“We’re surrounded by presumptions that are affecting our options, and we dont know where those assumptions come from because we dont know our own history, ” he says.

Even something as mindless as hanging a left.

Read more: www.upworthy.com

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10+ Food Lies That Completely Destroyed Our Trust

In these times of political uncertainty, changing weather patterns, and growing global insecurity, it’s good to know that one thing you can always rely on in this increasingly crazy world is food. Right? Wrong! Because as you can see from the pictures below, you can’t even trust that anymore. Compiled by Bored Panda , the list contains some truly shocking examples of how food continues to betray us hungry humen on a daily basis. No wonder we don’t know who or what to believe anymore! Don’t forget to vote for the most outrageous offender.

#120 Loaded Potato Skins

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Dover could suffer ‘2 0-mile permanent traffic jam’ after Brexit

Maritime UK says logistics chain would be interrupted if transition bargain is not concurred urgently

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Cape Cod awash with new flavors, restaurants

Cape Cod, Massachusetts( CNN) Part of the appeal of the Outer Cape has always been the rustic charm of the fried seafood eateries, taffy stores, keepsake stores and ice cream parlors dotting the main artery, Route 6.

But new food and drinking choices have appeared over the past few years in Cape Cod — particularly in the towns of Wellfleet, Truro and Provincetown — adding modern and innovative flavors to the culinary landscape.

Small-batch chocolate, specialty coffee shop — even a craft spirit distiller — have taken hold in the area that has long seduced vacationers with Atlantic beaches along the seashore and calmer stretches of sand on the opposite side facing Cape Cod Bay.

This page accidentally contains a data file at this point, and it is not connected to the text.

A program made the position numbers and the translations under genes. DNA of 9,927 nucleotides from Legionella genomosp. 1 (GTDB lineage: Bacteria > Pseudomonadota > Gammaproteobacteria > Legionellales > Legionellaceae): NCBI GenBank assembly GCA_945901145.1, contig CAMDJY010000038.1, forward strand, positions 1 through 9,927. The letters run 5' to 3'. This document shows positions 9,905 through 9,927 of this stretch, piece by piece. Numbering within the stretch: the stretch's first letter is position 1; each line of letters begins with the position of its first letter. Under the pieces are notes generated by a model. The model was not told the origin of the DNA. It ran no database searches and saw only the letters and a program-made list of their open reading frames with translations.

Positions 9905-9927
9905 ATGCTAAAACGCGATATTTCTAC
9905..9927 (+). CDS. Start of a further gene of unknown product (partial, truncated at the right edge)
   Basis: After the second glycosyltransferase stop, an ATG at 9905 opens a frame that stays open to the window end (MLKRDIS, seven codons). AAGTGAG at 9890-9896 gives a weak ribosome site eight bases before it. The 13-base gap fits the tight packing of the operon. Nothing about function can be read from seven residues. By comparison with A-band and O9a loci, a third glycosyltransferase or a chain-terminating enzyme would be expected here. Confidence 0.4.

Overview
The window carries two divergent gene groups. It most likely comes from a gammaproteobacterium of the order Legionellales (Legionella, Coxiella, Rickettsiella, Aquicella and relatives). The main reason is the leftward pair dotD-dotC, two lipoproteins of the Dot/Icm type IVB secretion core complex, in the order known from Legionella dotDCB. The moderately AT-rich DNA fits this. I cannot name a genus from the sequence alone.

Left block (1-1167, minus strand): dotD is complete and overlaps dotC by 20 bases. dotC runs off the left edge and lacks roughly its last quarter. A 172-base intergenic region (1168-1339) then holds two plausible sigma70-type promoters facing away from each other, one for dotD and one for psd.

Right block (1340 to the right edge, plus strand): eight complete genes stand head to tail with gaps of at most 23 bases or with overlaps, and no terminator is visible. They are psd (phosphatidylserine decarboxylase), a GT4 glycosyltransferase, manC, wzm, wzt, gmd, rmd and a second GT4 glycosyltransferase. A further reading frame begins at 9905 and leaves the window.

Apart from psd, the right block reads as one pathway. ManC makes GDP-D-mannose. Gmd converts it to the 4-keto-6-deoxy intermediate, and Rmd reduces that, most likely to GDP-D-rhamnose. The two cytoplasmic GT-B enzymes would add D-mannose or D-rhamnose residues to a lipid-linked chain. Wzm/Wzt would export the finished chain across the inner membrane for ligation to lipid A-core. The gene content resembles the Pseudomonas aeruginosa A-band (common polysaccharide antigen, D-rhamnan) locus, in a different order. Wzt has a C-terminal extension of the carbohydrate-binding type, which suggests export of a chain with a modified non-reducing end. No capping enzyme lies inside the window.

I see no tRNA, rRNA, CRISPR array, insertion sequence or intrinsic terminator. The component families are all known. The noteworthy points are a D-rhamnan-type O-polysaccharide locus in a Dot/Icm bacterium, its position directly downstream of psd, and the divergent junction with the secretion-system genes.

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Life after the bomb: exploring the psychogeography of Hiroshima

On the anniversary of Hiroshimas nuclear demolition, a walk through the citys memorial park reveals a complex mixture of devastation and rehabilitation

Hiroshima is flourishing. It has a population outstripping 1.19 million, a burgeoning gourmet scene, towering luxury shopping centres, and a trendy night life. It is a city of vibrant green boulevards and open spaces, entangled by the braided tributaries of the ta River. However it is also a city of memorialisation. Over 75 monuments, large and small, sprout like delicate mushrooms in parks and on sidewalks, scattered across the city as if by the wind. Whilst the city grows and evolves, the memory are still in Hiroshima as first place on Earth where nuclear weapons were used in warfare, on 6 August 1945.

The number of fatalities is not known, due wartime population transience and the destruction of records in the blast. Estimations are in the region of 135, 000 people, approximately equivalent to the population of Oxford. It is therefore unsurprising that many locals have Hibakusha veterans in their families. The Hibakusha community preserve a living collective memory of the bomb, sharing their atomic folktales similarly to the Kataribe storytellers, as a cautionary modern myth against nuclear war.

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It was assumed that nothing would grow within the bleak blast-zone for 75 years. Photo: Hiroshima Peace Memorial Museum/ AFP/ Getty Images

It was assumed that nothing would grow within the bleak 1. 6km blast-zone for 75 years. However, surrounding prefectures donated trees to Hiroshima. Fresh stems promptly pushed through the damaged ground, plants took root, and the branches of the Hibaku-jumoku, the survivor trees, unfurled foliages of weeping willow and oleander from budded stubbles. The city has been rehabilitated, and it difficult to imagine it as a place of devastation. Hiroshima Peace Memorial Park is a lush focal point of this re-greening process, and a unique human ecosystem has leapt up among the gingko trees and sussurating cicadas.

The park has its own distinctive psychogeography, a public space for complex feelings and experiences to be explored by locals and tourists. International visitors feature prominently around the larger commemorations and cenotaph. They ring the delicate origami crane bell-pull within the Childrens Peace Monument, take a few photographs of the cenotaph, saunter beside the Peace Pond, and then across the river to the -Abomb dome.

Tattered
Tattered peace cranes adorn a memorial. Photograph: B. Alexis-Martin